A quantitative model of the US colonization in the 19th century is presented. We explore the idea that landscape heterogeneities should have strongly affected this process, as the need for water made the colonizers follow the routes of main rivers and set up their towns near them. So, we study transport processes on fractal networks modeling river basins, a case which may have a great ecological relevance for the study of hydrochory, and in general for species which spread along corridors. The analytical reaction-diffusion model presented here allows to predict the propagation rate of fronts spreading through Peano-like basins, and comparison with the Optimal Channels Network model is also reported. Finally, the propagation rates observed are compared with the results from our model, concluding that migration through fractal media, in spite of being a mathematical idealization of the problem, mimics the dynamics of real systems reasonably well. © 2005 Elsevier Inc. All rights reserved.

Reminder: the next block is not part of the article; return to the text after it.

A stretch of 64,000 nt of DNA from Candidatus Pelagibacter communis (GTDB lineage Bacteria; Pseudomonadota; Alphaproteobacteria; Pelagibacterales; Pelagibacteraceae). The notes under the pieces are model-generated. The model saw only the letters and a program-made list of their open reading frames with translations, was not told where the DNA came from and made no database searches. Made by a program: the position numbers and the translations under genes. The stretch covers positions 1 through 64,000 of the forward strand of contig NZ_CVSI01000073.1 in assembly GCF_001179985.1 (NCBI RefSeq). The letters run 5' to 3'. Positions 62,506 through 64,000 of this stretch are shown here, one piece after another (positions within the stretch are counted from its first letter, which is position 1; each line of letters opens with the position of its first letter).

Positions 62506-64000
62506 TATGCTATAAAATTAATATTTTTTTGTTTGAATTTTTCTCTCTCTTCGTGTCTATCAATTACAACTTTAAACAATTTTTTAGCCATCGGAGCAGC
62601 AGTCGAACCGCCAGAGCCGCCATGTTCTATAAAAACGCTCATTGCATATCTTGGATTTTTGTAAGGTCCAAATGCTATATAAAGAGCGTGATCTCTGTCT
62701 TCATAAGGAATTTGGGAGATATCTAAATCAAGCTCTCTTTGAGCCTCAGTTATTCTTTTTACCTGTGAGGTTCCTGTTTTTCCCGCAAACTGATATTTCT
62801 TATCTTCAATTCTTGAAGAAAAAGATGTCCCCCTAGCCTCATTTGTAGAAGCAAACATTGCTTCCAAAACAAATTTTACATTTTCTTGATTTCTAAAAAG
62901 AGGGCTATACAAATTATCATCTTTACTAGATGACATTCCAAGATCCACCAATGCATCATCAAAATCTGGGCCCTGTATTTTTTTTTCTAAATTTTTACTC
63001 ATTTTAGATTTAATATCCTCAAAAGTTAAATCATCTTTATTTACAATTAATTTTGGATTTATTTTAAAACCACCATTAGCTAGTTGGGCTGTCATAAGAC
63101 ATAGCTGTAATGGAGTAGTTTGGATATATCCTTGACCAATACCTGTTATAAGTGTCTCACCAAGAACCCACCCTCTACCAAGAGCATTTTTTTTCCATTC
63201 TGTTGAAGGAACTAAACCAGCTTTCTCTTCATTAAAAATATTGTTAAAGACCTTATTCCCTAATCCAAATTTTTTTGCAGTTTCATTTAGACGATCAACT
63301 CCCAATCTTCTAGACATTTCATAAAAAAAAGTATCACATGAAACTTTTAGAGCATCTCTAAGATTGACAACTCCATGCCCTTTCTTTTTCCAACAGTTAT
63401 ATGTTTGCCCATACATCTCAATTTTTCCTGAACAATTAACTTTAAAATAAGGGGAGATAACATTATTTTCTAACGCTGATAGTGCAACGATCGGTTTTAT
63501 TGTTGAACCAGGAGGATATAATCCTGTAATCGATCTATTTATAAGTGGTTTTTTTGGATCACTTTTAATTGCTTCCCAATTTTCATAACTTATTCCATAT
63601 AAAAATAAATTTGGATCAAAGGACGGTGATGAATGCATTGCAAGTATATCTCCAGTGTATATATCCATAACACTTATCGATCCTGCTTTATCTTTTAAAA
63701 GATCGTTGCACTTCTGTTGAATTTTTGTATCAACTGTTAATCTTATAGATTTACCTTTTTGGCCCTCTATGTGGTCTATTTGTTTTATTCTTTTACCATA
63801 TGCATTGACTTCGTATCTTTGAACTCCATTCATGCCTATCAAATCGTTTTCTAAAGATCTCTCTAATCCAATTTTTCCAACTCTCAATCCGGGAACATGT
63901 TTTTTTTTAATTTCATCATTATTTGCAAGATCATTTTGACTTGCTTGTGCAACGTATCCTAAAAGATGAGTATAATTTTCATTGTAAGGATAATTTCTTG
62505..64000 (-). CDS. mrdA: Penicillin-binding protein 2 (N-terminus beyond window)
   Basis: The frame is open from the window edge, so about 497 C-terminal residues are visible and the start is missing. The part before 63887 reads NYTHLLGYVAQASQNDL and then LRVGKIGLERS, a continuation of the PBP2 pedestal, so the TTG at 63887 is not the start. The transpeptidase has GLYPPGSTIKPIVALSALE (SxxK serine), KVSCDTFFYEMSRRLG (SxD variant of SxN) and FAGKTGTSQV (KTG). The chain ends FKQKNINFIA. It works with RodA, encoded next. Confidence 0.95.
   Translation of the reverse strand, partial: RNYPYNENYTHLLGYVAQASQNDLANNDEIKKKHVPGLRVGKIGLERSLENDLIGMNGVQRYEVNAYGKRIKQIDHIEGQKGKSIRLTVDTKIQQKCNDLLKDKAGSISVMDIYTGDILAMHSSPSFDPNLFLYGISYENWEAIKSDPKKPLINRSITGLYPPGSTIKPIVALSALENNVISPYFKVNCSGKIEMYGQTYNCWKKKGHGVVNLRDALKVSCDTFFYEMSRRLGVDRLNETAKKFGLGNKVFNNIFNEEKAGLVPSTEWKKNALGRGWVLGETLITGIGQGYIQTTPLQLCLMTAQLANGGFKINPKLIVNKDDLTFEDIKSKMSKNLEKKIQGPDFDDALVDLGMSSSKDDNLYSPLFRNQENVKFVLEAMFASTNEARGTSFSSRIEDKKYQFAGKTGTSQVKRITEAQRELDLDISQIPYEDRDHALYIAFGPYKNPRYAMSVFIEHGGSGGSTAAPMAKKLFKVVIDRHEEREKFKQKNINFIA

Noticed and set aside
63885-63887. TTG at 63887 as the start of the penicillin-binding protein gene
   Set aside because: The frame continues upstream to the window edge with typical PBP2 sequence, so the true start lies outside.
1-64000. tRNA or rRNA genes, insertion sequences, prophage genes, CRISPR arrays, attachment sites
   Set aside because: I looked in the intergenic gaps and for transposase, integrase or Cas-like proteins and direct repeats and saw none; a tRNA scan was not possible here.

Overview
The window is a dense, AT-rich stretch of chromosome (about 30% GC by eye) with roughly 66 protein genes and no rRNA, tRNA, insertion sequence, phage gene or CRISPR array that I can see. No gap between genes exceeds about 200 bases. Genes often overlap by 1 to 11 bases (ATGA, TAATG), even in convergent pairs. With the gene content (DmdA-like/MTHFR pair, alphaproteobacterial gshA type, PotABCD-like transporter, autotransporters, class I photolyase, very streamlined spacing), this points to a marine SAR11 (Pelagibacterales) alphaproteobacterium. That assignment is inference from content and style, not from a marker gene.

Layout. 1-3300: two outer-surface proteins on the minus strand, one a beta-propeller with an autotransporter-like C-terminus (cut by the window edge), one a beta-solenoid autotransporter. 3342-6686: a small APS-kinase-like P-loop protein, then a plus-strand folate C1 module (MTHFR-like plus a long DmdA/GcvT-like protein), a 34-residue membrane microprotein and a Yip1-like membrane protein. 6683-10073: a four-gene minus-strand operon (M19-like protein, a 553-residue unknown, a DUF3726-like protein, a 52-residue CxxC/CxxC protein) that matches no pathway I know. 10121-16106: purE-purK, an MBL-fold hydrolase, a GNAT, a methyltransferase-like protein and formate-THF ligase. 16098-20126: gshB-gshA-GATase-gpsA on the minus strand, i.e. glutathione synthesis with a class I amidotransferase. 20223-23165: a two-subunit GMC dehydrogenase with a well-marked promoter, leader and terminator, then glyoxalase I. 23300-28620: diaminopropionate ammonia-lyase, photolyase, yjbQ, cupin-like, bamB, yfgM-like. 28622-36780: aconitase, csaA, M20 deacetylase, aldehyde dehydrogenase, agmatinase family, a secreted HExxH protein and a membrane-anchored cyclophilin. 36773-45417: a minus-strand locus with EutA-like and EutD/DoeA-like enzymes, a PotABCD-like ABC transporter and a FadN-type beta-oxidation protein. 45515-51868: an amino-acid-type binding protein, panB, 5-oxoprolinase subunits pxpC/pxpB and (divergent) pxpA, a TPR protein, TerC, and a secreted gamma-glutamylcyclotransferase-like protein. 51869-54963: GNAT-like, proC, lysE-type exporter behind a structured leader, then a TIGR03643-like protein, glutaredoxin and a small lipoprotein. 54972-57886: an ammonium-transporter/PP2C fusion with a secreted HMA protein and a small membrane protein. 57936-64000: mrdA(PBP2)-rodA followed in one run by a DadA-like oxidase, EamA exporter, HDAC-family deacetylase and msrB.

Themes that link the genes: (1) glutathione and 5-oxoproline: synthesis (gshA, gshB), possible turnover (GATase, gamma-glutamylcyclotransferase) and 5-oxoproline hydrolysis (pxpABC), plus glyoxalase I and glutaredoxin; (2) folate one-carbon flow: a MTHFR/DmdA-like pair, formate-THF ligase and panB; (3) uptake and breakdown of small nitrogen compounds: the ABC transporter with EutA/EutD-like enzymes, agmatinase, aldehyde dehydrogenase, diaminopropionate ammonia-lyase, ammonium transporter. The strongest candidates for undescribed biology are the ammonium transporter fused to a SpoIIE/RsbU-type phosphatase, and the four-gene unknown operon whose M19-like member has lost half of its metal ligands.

- Migration fronts